Quotations About / On:
Poetry is both abstract and concrete.
Action is only coarsened thoughtthought becomes concrete, obscure, and unconscious.
(Henri-Frédéric Amiel (1821-1881), Swiss philosopher, poet. Journal entry, December 30, 1850.)
Love wants to be confirmed with concrete symbols, but recklessness loves instability.
(Franz Grillparzer (1791-1872), Austrian author. Tetka, in Libussa, act 1 (1872).)
Experience and imagination must enter into the very constitution of our thoughts involving concrete individuals.
(Zeno Vendler (b. 1921), U.S. professor of philosophy (University of California at San Diego). Res Cogitans, p. 76, Cornell University Press (1972).)
The city is not a concrete jungle, it is a human zoo.
(Desmond Morris (b. 1928), British anthropologist. The Human Zoo, introduction (1969).)
Art always opts for the individual, the concrete; art is not Platonic.
(Jorge Luis Borges (1899-1986), Argentinian author. "Gauchesque Poetry" ["La poesía gauchesca"], Discussion [Discusión] (1932).)
When a Lion wants to meet with his subordinates, patience becomes the order of the day and not because he is the king of the jungle but because his words are concrete.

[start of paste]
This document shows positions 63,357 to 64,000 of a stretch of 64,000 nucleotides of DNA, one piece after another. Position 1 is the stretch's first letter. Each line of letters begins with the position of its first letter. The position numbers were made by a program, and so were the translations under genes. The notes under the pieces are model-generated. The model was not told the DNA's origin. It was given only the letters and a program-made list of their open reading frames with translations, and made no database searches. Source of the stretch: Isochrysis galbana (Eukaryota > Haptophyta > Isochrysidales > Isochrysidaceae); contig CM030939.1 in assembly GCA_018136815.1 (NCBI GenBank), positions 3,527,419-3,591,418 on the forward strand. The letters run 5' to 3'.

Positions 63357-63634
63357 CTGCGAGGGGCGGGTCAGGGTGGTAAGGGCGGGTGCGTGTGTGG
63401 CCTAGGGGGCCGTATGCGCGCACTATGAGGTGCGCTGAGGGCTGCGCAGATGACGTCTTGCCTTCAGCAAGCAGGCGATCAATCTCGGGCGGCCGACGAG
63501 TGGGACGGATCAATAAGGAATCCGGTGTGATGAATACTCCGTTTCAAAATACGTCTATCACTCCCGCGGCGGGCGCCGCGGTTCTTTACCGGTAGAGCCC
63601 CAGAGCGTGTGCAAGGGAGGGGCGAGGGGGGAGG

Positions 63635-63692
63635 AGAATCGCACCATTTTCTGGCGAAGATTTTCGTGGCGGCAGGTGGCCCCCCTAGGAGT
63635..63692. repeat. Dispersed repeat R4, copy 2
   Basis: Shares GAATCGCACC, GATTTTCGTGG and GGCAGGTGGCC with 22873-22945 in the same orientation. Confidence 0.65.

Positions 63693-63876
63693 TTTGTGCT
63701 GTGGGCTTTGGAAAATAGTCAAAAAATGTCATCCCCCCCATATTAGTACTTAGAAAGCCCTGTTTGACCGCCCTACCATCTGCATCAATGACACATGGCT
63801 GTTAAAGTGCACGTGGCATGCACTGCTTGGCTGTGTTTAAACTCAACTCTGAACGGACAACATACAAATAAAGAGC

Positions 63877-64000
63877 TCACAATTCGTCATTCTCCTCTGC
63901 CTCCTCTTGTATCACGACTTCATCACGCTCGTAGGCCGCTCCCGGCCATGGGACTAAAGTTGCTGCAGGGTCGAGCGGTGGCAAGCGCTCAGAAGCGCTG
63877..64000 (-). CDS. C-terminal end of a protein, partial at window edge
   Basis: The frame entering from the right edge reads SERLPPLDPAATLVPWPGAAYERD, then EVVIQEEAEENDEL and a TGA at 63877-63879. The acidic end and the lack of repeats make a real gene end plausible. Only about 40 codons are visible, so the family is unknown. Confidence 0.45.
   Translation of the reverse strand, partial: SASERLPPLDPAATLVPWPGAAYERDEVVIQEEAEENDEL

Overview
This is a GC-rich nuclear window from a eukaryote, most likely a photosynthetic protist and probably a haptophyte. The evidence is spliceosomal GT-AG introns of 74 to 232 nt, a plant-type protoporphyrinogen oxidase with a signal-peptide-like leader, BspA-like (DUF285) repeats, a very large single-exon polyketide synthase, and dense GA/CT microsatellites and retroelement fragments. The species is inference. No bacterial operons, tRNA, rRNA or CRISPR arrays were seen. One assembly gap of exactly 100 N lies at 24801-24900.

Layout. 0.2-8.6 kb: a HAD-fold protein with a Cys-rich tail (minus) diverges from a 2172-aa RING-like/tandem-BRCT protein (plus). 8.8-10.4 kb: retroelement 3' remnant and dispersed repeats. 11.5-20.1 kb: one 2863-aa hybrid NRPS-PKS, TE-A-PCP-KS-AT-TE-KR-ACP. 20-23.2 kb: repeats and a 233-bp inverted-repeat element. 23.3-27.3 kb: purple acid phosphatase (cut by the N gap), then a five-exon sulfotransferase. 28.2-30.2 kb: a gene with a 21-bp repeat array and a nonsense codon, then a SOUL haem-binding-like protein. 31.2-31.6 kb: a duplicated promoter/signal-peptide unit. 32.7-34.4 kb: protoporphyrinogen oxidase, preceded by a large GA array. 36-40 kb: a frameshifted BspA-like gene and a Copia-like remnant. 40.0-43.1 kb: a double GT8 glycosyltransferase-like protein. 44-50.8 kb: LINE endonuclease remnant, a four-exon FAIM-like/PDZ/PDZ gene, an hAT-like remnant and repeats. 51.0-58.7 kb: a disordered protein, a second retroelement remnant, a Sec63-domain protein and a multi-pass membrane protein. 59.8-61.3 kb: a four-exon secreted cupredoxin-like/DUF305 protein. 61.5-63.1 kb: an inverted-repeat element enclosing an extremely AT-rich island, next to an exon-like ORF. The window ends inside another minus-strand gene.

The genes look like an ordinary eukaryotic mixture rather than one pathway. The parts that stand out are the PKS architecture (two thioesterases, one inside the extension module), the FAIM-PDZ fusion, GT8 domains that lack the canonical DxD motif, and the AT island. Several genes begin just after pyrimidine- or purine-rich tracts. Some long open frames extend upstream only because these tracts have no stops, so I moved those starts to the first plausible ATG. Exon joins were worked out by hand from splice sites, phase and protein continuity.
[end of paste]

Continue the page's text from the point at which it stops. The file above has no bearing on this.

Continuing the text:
We thus make a fundamental distinction between the competence (the speaker-hearer's knowledge of his language) and performance (the actual use of language in concrete situations).
(Noam Chomsky (b. 1928), U.S. mathematical linguist, philosopher, psychologist, political critic. Aspects of the Theory of Syntax, p. 3 (1965).
Drawing the author's key distinction for dismissing raw empirical data as providing direct counter-evidence to his linguistic theories of grammar.)
Money is human happiness in the abstract: he, then, who is no longer capable of enjoying human happiness in the concrete devotes his heart entirely to money.
(Arthur Schopenhauer (1788-1860), German philosopher. Parerga and Paralipomena, vol. 2, ch. 26, sct. 320 (1851).)
Reality is a question of perspective; the further you get from the past, the more concrete and plausible it seemsbut as you approach the present, it inevitably seems incredible.
(Salman Rushdie (b. 1948), Indian-born British author. "All-India Radio," bk. 2, Midnight's Children (1981).)